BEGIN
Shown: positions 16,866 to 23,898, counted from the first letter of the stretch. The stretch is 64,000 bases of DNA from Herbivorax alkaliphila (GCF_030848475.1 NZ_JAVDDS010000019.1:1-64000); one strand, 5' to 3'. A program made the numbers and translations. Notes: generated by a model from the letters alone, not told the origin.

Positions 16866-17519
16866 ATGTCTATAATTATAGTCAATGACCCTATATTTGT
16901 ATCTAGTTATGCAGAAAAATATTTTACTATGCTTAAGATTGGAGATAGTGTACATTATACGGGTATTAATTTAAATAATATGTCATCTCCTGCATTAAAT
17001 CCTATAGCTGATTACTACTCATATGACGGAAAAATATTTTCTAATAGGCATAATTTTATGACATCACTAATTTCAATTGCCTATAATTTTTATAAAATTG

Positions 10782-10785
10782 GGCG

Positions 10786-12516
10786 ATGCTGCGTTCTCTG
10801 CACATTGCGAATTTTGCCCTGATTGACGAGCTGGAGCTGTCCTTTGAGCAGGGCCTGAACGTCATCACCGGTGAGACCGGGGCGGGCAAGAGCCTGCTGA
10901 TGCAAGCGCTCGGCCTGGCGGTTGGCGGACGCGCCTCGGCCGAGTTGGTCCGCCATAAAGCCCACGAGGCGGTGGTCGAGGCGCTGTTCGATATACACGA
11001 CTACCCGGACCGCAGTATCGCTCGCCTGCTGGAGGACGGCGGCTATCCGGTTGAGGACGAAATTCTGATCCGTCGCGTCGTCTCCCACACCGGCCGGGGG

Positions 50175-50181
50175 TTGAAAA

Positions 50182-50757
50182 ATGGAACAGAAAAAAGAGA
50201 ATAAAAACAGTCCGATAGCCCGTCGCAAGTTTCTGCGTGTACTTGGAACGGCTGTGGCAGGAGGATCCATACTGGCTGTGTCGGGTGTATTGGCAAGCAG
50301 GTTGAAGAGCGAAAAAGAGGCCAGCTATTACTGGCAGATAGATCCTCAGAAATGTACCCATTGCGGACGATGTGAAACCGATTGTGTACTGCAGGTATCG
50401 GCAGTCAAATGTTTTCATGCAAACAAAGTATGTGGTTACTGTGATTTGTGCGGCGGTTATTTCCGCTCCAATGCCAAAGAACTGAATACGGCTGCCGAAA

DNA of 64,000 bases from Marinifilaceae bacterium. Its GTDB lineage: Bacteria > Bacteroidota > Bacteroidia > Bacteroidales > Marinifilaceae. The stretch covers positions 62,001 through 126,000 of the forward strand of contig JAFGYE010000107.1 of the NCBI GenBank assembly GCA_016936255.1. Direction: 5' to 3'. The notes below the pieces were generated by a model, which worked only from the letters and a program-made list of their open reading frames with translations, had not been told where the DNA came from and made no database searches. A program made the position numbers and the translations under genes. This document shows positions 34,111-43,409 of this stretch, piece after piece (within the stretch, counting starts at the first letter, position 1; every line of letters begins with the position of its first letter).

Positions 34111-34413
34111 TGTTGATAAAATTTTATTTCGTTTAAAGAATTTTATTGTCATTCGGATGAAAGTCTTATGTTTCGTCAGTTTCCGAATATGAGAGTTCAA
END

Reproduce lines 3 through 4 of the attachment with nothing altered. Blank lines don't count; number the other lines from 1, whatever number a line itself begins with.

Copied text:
16866 ATGTCTATAATTATAGTCAATGACCCTATATTTGT
16901 ATCTAGTTATGCAGAAAAATATTTTACTATGCTTAAGATTGGAGATAGTGTACATTATACGGGTATTAATTTAAATAATATGTCATCTCCTGCATTAAAT